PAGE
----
Adrien Couet Investigates Materials for Making Nuclear Energy Cleaner and Safer

Adrien Couet Headshot
Adrien Couet

It’s safe to say that the world would be lost, both figuratively and literally, without electricity.

About 11% of the world’s electricity is currently generated by nuclear energy. But for this energy to continue to play a prominent role and to aid the transition to a carbon-conscious economy, nuclear energy needs to become more widely accepted. Adrien Couet is working towards making this happen and creating more efficient, safer, and cheaper advanced reactor designs. The 2018 Grainger Institute for Engineering Faculty Scholar Award will aid his quest.

Couet, an assistant professor in the Department of Engineering Physics, studies accelerated alloy development for molten salt reactors (MSRs) technologies using high-throughput experimental methods. Compared to conventional nuclear reactors, MSRs promise to be safer, more efficient, produce less waste and reduce expenses and environmental impacts by using liquid fuel dissolved in a mixture of molten salts rather than solid fuels and water. Numerous private entities—including Terrapower LLC, led by Bill Gates—have identified MSRs as one of the most promising advanced reactor concepts. However, materials development remains a significant obstacle towards the deployment of molten salt reactors. Current methodologies characterize the materials’ reaction to a harsh environment, such as in a nuclear reactor, down to the atom! While necessary, this approach is more time consuming and is not conducive to fast materials development. Considering the current challenges in the energy sector, finding a faster approach is the ultimate goal. Couet is working on developing methods which test hundreds of materials at once, quickly characterize their response to the environment, and rapidly iterate, to optimize materials properties.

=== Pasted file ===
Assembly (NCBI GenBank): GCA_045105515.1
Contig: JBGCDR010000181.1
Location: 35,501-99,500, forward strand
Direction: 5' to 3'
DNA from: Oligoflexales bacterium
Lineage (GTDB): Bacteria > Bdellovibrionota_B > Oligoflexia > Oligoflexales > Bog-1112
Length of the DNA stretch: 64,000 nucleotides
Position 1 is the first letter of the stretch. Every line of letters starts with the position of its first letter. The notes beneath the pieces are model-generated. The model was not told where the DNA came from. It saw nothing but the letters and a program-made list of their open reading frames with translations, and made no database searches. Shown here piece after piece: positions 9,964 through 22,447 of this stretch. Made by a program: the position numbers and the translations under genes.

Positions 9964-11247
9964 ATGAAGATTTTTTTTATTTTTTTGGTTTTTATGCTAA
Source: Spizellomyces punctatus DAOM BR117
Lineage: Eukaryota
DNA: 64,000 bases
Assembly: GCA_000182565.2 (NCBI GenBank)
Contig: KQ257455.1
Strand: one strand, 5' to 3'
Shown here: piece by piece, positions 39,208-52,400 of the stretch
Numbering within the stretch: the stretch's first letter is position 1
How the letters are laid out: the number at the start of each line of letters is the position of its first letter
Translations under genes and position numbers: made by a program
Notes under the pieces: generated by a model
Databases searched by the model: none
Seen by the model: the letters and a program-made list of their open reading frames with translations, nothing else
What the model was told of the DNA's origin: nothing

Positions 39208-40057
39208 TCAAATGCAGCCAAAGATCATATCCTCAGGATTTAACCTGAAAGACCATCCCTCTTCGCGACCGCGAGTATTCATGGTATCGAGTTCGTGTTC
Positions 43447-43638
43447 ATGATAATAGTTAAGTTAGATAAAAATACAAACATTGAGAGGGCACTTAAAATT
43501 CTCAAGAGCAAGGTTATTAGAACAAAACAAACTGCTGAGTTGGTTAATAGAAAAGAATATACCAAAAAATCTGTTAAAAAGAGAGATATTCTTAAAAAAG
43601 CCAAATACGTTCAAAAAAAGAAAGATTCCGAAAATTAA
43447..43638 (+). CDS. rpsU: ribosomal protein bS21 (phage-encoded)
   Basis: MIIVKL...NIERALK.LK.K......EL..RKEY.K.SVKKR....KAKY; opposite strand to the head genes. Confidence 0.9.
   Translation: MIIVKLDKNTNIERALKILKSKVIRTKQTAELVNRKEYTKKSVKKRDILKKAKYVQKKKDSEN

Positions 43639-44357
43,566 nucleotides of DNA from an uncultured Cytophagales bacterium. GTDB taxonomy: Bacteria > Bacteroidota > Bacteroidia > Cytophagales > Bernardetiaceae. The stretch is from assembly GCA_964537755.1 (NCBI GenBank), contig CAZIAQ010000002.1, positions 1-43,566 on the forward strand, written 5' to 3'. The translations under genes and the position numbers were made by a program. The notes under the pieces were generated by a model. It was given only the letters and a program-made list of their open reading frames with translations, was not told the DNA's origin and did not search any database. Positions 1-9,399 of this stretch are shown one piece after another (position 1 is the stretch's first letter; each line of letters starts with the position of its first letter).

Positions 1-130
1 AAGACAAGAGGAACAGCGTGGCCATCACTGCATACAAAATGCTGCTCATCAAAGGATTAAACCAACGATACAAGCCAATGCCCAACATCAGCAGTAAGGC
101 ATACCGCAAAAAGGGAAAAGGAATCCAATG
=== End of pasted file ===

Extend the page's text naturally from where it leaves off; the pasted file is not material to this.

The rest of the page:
Professor Couet’s research is important because nuclear power may be the long-term solution to climate change as it provides low-carbon electricity. “The most exciting part about my research is the constantly evolving ideas to innovate in nuclear materials”, says Couet. “From developing novel techniques to testing new materials, [we have] the constant objective of making a dent in fighting climate change”.


Author: Rhiannon McCarthy